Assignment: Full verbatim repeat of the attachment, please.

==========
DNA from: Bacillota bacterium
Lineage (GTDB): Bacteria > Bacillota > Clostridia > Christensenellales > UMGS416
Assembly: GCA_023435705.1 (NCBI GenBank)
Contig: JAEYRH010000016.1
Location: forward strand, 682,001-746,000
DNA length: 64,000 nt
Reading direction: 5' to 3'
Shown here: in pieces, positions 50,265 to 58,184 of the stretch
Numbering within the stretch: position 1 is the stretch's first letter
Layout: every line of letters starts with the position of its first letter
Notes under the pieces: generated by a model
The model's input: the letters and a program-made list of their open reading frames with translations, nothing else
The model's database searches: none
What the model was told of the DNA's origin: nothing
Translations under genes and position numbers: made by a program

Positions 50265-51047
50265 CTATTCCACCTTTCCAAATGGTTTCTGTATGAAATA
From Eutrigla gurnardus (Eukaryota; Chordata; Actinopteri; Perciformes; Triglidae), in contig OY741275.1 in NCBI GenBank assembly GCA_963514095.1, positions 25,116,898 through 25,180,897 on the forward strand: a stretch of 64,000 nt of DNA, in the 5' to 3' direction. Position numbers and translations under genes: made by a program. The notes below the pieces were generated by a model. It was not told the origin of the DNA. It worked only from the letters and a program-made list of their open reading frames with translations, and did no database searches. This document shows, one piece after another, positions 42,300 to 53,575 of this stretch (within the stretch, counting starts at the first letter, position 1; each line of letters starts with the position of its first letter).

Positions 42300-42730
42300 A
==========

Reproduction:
DNA from: Bacillota bacterium
Lineage (GTDB): Bacteria > Bacillota > Clostridia > Christensenellales > UMGS416
Assembly: GCA_023435705.1 (NCBI GenBank)
Contig: JAEYRH010000016.1
Location: forward strand, 682,001-746,000
DNA length: 64,000 nt
Reading direction: 5' to 3'
Shown here: in pieces, positions 50,265 to 58,184 of the stretch
Numbering within the stretch: position 1 is the stretch's first letter
Layout: every line of letters starts with the position of its first letter
Notes under the pieces: generated by a model
The model's input: the letters and a program-made list of their open reading frames with translations, nothing else
The model's database searches: none
What the model was told of the DNA's origin: nothing
Translations under genes and position numbers: made by a program

Positions 50265-51047
50265 CTATTCCACCTTTCCAAATGGTTTCTGTATGAAATA
From Eutrigla gurnardus (Eukaryota; Chordata; Actinopteri; Perciformes; Triglidae), in contig OY741275.1 in NCBI GenBank assembly GCA_963514095.1, positions 25,116,898 through 25,180,897 on the forward strand: a stretch of 64,000 nt of DNA, in the 5' to 3' direction. Position numbers and translations under genes: made by a program. The notes below the pieces were generated by a model. It was not told the origin of the DNA. It worked only from the letters and a program-made list of their open reading frames with translations, and did no database searches. This document shows, one piece after another, positions 42,300 to 53,575 of this stretch (within the stretch, counting starts at the first letter, position 1; each line of letters starts with the position of its first letter).

Positions 42300-42730
42300 A